Ghana’s Ex-President condemns high level corruption in multi-party democracies in Africa

Group plans nation-wide protests against corruptionBy Victoria Ojeme

Former Ghana’s President, Jerry John Rawlings has express disapprobation over the high level of corruption that multi-party democracies foisted by the West has had on Africa states.

He spoke in what seems like a tacit support to the military government in Mali when he received a delegation of four military leaders from the new Malian government.

Rawlings himself is a former Ghanaian military leader and subsequent politician who ruled the country from 1981 to 2001 and also for a brief period in 1979. He led a military junta until 1992, and then served two terms as the democratically elected President of Ghana.

His second period of rule (1981–2001), experts say, afforded Ghana political stability and competent economic management.

The four-man delegation of the National Committee for the Salvation of the People (CNSP) led by its Chairman, Colonel Assimi Goïta called on him in over talks on a new transition government.

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The meeting was orchestrated by the Economic Communities of West Africa States (ECOWAS) in bids to restoring stability in Mali after their Political riot that led to the overthrow of the government there.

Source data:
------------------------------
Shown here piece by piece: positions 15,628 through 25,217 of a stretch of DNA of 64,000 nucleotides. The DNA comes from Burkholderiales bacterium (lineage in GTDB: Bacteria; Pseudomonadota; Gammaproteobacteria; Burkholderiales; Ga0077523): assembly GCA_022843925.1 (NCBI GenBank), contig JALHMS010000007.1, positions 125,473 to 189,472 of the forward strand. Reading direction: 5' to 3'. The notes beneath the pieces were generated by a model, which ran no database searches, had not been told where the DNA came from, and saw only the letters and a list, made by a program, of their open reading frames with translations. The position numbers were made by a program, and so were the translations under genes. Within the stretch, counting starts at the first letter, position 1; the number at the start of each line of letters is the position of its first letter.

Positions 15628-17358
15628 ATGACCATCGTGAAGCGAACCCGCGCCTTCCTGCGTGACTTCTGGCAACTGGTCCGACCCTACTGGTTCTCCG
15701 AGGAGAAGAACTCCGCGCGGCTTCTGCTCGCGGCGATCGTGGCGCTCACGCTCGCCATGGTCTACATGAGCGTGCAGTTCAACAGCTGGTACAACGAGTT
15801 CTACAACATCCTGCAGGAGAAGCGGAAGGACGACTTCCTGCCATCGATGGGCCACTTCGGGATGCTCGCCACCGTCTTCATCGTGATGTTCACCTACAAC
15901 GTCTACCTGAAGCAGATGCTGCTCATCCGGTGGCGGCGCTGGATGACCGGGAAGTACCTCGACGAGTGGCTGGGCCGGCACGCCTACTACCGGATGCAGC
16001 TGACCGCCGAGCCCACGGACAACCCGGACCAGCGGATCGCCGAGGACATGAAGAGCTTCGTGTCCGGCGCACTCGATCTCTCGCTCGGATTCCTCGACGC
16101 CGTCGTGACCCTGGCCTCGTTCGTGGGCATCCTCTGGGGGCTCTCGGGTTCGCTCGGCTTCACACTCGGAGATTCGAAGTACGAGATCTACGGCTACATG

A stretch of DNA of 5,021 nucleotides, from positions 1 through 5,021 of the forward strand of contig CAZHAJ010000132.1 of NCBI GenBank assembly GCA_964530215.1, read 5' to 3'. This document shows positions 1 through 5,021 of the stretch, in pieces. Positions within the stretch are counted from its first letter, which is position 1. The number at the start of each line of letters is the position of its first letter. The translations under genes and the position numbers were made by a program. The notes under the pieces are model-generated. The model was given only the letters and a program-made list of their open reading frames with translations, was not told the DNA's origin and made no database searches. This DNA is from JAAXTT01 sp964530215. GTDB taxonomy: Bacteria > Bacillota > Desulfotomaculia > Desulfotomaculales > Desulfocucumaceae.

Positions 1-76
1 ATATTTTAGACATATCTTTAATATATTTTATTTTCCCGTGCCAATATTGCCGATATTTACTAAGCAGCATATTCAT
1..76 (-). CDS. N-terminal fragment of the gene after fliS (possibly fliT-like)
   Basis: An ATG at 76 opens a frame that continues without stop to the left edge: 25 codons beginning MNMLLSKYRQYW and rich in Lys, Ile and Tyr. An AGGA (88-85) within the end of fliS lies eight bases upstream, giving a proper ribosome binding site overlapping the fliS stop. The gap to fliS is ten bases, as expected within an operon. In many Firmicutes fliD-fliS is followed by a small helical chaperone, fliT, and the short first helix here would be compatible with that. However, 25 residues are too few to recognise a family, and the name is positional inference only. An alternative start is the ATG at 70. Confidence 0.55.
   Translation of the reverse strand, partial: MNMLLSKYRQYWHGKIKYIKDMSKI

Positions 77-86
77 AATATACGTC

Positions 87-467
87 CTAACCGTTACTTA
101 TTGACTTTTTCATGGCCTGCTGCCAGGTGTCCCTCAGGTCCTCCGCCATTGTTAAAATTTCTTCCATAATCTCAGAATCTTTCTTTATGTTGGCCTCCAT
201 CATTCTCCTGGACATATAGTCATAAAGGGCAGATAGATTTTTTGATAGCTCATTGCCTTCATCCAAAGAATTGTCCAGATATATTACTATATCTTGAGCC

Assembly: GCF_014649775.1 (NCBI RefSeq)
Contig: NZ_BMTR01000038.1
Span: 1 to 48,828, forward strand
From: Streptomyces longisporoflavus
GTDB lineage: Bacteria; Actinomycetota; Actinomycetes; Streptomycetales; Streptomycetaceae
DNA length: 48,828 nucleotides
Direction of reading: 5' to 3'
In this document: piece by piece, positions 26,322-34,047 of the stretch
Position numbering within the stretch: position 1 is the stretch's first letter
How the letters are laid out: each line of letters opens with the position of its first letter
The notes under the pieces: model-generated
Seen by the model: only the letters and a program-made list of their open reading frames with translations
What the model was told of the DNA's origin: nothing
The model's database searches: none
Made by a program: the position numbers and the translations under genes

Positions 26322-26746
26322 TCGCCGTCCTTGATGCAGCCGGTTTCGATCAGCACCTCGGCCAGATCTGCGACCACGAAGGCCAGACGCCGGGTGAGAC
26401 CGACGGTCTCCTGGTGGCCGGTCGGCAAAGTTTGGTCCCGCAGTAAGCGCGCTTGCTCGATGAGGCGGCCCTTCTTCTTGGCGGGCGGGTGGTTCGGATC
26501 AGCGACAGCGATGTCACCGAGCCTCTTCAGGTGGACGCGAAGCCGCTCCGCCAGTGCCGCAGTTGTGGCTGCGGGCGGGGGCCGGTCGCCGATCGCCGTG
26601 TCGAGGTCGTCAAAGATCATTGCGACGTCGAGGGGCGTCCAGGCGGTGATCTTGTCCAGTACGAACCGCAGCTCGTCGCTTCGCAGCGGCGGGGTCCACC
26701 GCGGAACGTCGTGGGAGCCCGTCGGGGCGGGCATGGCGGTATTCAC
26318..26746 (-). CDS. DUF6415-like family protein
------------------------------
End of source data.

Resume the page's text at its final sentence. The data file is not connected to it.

He said he was dutifully passing on ECOWAS leadership’s concerns while sharing his own political experiences and observations.

Rawlings urged the Malian leadership to mobilise their people into taking up productive activity through a positive vision to boost the country’s development. He also advised them to empower and encourage the people to own their political climate and to improve on the quality of multiparty democracy that Western powers “have hung around our necks”.

“The level of corruption that has become an integral part of multiparty democracy has created a general climate of stress and tension that may destabilize some areas in our region. It is unfortunate that the world is being forced into multiparty democracy with corruption and violence rather than other forms of democratic practices with none or minimal corruption. Unfortunately, the West appears to favour corruptible political tendencies in order to continue to dominate our security and economy,” the former President stated.

Former President Rawlings also encouraged the transitional unit to govern with humility and diligence and inspire the people to fight and defy corruption and injustice.

He said he was dutifully passing on ECOWAS leadership’s concerns while sharing his own political experiences and observations.

The meeting took place after ECOWAS leaders held an Extraordinary meeting with the Malian leadership at Peduase in Ghana, to discuss political developments in Mali.

Colonel Assimi Goïta was accompanied by Colonel Ismaël Wagué, Major Talibe Konte and Captain Demba N’daw. Also present was the Malian Ambassador to Ghana, Abdoul Kader Toure.


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